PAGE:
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Edited by Stanley E. Porter and David Yoon

This collection of essays—the ninth volume in Brill’s Pauline Studies series—features Paul and his relationship to knowledge. Gnosis, the Greek word generally translated as "knowledge," is broadly interpreted, and the essays contained in this volume revolve around both a more general notion of knowledge in relation to Paul and more specific references to Gnosticism. Several of these essays discuss Paul’s use of "knowledge" words, Paul’s knowledge and understanding of key themes and ideas in his writings, Paul’s interpreters in light of gnostics like Valentinus and Marcion, and Gnosticism in light of Paul’s letters. This collection of essays exposes the reader to crucial topics regarding Paul and Gnosis that are not readily addressed elsewhere.

Modeling Biblical Language

Selected Papers from the McMaster Divinity College Linguistics Circle

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Edited by Stanley E. Porter, Gregory P. Fewster and Christopher D. Land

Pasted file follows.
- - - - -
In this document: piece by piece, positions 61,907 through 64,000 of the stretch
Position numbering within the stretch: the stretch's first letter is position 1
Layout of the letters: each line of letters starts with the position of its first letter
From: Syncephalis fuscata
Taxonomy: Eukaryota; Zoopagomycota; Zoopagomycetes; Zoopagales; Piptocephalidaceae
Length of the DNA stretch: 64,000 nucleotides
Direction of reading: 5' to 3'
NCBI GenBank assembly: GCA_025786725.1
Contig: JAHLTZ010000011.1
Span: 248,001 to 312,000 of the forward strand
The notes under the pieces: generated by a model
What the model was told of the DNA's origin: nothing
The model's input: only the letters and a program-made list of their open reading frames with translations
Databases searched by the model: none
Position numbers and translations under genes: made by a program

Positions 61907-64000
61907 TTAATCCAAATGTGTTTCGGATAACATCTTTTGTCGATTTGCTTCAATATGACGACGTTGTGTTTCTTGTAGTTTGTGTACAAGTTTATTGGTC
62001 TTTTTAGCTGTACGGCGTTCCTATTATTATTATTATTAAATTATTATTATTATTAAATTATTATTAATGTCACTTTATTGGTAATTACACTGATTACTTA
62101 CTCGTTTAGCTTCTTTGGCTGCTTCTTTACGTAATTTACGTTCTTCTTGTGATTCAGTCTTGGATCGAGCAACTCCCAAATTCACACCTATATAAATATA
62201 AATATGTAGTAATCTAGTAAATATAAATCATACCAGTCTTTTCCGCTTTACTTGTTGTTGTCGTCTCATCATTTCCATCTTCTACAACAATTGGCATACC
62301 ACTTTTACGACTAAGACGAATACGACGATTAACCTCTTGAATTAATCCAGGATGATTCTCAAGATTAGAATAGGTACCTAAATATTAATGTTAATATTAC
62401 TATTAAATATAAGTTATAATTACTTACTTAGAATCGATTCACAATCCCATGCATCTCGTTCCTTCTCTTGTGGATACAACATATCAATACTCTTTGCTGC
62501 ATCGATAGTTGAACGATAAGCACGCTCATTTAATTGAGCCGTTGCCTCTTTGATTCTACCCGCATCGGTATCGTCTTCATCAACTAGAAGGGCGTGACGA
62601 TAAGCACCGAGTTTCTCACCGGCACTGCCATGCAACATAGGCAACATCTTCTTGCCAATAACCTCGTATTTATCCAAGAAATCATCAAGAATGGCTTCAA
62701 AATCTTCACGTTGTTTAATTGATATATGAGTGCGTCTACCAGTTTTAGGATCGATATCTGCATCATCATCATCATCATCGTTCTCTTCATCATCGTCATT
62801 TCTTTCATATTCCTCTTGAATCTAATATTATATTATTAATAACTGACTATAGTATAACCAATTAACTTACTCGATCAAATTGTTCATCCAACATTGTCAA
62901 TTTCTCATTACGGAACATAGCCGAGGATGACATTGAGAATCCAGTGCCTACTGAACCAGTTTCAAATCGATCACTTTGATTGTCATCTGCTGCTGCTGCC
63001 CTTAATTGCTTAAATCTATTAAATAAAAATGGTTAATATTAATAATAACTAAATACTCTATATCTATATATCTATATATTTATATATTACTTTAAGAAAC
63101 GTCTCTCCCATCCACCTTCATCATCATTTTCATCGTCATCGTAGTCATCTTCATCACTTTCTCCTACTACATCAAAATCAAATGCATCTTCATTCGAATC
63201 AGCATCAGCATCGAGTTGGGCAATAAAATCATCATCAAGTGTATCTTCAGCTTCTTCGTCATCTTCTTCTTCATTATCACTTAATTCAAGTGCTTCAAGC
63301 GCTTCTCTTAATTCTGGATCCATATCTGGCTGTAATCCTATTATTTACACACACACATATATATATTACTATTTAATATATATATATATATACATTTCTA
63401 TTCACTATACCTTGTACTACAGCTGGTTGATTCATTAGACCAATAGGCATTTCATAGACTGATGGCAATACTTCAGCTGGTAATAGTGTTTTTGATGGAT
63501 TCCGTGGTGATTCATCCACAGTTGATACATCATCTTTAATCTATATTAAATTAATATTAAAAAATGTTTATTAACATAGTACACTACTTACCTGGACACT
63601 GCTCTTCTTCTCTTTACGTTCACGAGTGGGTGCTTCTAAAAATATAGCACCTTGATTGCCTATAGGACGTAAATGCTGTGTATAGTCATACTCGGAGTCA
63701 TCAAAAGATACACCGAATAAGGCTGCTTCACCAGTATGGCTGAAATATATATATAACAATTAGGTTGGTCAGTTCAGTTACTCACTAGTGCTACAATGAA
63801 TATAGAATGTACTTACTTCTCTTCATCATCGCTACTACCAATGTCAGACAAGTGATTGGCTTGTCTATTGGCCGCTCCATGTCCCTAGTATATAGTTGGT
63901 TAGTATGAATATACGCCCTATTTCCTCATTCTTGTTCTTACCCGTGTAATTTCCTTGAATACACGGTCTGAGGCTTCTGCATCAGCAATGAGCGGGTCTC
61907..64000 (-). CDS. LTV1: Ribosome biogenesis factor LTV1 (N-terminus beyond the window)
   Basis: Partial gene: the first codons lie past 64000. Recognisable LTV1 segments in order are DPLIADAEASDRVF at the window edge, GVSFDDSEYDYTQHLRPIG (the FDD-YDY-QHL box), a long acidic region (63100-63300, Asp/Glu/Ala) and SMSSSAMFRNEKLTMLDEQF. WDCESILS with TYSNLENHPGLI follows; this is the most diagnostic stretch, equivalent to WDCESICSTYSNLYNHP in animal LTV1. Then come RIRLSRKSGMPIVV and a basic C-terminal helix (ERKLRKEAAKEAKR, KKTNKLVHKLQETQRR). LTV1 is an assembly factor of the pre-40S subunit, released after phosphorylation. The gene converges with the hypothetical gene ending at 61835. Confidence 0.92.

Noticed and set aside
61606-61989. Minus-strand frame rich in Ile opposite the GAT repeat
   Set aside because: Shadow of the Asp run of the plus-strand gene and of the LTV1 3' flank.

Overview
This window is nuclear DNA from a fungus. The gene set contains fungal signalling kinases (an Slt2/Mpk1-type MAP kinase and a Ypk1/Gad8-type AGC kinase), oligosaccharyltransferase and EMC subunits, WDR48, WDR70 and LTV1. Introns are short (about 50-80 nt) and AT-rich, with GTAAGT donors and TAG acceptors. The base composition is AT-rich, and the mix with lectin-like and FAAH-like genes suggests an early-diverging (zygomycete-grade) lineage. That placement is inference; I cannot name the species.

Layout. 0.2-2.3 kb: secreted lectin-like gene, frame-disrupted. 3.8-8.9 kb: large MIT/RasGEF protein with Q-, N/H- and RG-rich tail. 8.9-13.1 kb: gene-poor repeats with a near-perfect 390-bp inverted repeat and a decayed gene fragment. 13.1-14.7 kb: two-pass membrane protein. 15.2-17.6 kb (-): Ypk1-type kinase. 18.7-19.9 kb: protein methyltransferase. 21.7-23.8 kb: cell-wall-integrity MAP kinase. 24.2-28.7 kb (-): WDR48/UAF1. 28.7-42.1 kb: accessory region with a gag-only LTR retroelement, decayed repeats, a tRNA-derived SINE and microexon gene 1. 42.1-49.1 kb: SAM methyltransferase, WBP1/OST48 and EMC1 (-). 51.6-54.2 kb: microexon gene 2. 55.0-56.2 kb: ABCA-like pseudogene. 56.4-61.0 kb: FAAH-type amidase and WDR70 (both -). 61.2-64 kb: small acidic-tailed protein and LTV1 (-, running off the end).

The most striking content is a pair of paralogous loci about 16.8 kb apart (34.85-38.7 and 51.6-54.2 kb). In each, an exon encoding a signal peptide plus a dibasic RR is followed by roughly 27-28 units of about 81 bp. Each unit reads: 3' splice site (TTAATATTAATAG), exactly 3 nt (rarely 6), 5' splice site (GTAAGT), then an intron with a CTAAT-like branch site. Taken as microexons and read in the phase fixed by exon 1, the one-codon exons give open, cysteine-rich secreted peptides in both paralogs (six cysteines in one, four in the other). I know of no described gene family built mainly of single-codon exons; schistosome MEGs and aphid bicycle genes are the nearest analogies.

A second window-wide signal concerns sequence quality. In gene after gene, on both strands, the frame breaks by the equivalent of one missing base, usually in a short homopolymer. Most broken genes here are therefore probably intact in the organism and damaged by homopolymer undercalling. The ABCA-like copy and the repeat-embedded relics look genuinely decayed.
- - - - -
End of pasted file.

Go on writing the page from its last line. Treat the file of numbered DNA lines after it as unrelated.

Modeling Biblical Language presents articles with some of the latest scholarship applying linguistic theory to the study of the Christian Bible. The contributors are all associated with the McMaster Divinity College Linguistic Circle, a collegial forum for presenting working papers in modern linguistics (especially Systemic Functional Linguistics) and biblical studies. The papers address a range of topics in linguistic theory and the Hebrew and Greek languages. Topics include linguistic model building, temporality and verbal aspect, Greek lexical semantics and Hebrew-Greek translation, appraisal and evaluation theory, metaphor theory, corpus linguistics, discourse analysis, and Greek clausal structure. These various areas of linguistic exploration contribute generally to the interpretation and analysis of the Old and New Testaments, as well as to linguistic theory proper.

Revisiting Aspect and Aktionsart

A Corpus Approach to Koine Greek Event Typology

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Francis G. H. Pang

In Revisiting Aspect and Aktionsart, Francis G.H. Pang employs a corpus approach to analyze the relationship between Greek aspect and Aktionsart. Recent works have tried to predict the meanings that emerge when a certain set of clausal factors and lexical features combine with one of the grammatical aspects. Most of these works rely heavily on Zeno Vendler's telicity distinction. Based on empirical evidence, Pang argues that telicity and perfectivity are not related in a systematic manner in Koine Greek. As a corollary, Aktionsart should be considered an interpretive category, meaning that its different values emerge, not from the interaction of only one or two linguistic parameters, but from the process of interpreting language in context.